Then Jesus said to the disciples, ‘There was a rich man who had a manager, and charges were brought to him that this man was squandering his property. So he summoned him and said to him, “What is this that I hear about you? Give me an account of your management, because you cannot be my manager any longer.” Then the manager said to himself, “What will I do, now that my master is taking the position away from me? I am not strong enough to dig, and I am ashamed to beg. I have decided what to do so that, when I am dismissed as manager, people may welcome me into their homes.” So, summoning his master’s debtors one by one, he asked the first, “How much do you owe my master?” He answered, “A hundred jugs of olive oil.” He said to him, “Take your bill, sit down quickly, and make it fifty.” Then he asked another, “And how much do you owe?” He replied, “A hundred containers of wheat.” He said to him, “Take your bill and make it eighty.” And his master commended the dishonest manager because he had acted shrewdly; for the children of this age are more shrewd in dealing with their own generation than are the children of light. And I tell you, make friends for yourselves by means of dishonest wealth so that when it is gone, they may welcome you into the eternal homes. ‘Whoever is faithful in a very little is faithful also in much; and whoever is dishonest in a very little is dishonest also in much. If then you have not been faithful with the dishonest wealth, who will entrust to you the true riches? And if you have not been faithful with what belongs to another, who will give you what is your own? No slave can serve two masters; for a slave will either hate the one and love the other, or be devoted to the one and despise the other. You cannot serve God and wealth.’
Having just given us one of Jesus’s best known and loved stories, Luke now turns to his most puzzling! What on earth are we to make of it?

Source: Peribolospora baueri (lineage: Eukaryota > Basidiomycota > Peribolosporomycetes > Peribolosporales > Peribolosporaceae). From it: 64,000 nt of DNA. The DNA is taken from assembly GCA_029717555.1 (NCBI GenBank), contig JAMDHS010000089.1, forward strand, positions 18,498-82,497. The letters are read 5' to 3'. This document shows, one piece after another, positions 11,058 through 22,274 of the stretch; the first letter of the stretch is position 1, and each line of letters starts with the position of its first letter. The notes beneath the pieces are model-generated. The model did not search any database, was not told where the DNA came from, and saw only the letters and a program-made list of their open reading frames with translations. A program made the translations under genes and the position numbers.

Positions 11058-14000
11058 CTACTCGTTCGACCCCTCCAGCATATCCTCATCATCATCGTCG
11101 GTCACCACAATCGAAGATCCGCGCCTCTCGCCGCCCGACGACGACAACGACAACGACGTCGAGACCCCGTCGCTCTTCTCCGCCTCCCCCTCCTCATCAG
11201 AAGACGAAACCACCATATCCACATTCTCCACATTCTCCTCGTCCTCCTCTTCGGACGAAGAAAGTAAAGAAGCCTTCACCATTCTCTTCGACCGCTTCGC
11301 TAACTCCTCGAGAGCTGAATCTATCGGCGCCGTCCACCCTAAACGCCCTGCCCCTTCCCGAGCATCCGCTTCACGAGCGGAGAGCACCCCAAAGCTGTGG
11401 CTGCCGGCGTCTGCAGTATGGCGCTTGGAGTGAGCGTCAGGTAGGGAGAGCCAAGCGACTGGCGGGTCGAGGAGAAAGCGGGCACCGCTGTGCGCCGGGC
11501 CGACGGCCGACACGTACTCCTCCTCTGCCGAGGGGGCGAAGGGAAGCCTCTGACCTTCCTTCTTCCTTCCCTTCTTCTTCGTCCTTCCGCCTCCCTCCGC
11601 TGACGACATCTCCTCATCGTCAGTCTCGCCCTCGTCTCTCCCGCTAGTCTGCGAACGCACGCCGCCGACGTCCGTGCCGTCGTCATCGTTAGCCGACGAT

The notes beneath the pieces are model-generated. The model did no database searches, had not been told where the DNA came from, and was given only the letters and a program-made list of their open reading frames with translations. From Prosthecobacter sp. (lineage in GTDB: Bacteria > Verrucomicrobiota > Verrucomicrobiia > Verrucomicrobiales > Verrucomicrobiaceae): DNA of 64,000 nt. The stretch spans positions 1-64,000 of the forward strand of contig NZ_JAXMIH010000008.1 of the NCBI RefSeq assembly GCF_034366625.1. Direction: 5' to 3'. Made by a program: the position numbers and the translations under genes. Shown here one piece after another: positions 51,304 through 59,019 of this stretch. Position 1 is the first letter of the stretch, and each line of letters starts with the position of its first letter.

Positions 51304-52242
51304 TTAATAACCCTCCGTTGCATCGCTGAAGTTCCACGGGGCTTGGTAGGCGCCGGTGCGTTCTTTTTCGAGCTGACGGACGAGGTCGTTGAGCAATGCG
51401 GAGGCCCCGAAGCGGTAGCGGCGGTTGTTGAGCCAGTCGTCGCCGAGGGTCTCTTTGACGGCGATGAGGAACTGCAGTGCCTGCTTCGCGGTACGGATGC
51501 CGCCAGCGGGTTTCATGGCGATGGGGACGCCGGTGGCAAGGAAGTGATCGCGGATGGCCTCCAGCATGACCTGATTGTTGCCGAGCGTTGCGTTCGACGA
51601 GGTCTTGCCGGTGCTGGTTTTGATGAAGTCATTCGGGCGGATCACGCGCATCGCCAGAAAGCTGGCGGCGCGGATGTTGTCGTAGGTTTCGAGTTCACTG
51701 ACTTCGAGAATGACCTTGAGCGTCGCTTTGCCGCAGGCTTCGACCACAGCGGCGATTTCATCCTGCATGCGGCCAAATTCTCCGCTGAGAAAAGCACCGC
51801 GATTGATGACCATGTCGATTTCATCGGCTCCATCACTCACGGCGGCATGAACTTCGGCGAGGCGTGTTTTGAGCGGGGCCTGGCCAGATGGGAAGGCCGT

I’ve noticed one word that is central to both stories: “squander”. The son in the first story could have used his premature inheritance more carefully, and perhaps built bridges with his hurt father. Instead he blew it all. And here we find the manager, acting as middle man between patron and clients who are uncomfortable dealing directly with one another, destroying his chances of a good and steady income. Both central characters face the same dilemma of how to put things right.
Only in this case, it’s hard to think that the wronged party is going to be in a forgiving mood. That’s not the way the world of finance and business usually works! And even if Jesus’s hearers were peasants unlikely to side with the rich man, they can surely see that the manager’s so-called shrewdness is really dishonesty. And that the debtors are every bit as bad as the manager himself.
But what does Jesus say? “Make friends by means of dishonest wealth.” There surely has to be irony here. And since he compares the “children of this age” with the “children of light”, it’s pretty clear that manager, debtors and the rich man himself are all tarred with the same brush. It’s leading up to the conclusion we all dread: we can’t serve God and serve wealth.
It’s hard to get all the nuances of the text, but we shouldn’t miss the little detail of what happens if we do try to make friends through “dishonest wealth”. There’s the promise of being welcomed into “the eternal homes” – only note that the word translated “homes” is really “tents” . And even with today’s best water-proofing and UV blocker materials, tents don’t last for ever!
Good and generous God help us not to squander our richest opportunities in life. Beyond the conflicting claims of this world may we glimpse the promises that do not fade and give of our very best in serving you. Amen
The Rev’d John Durell, retired minister and member of Waddington Street URC, Durham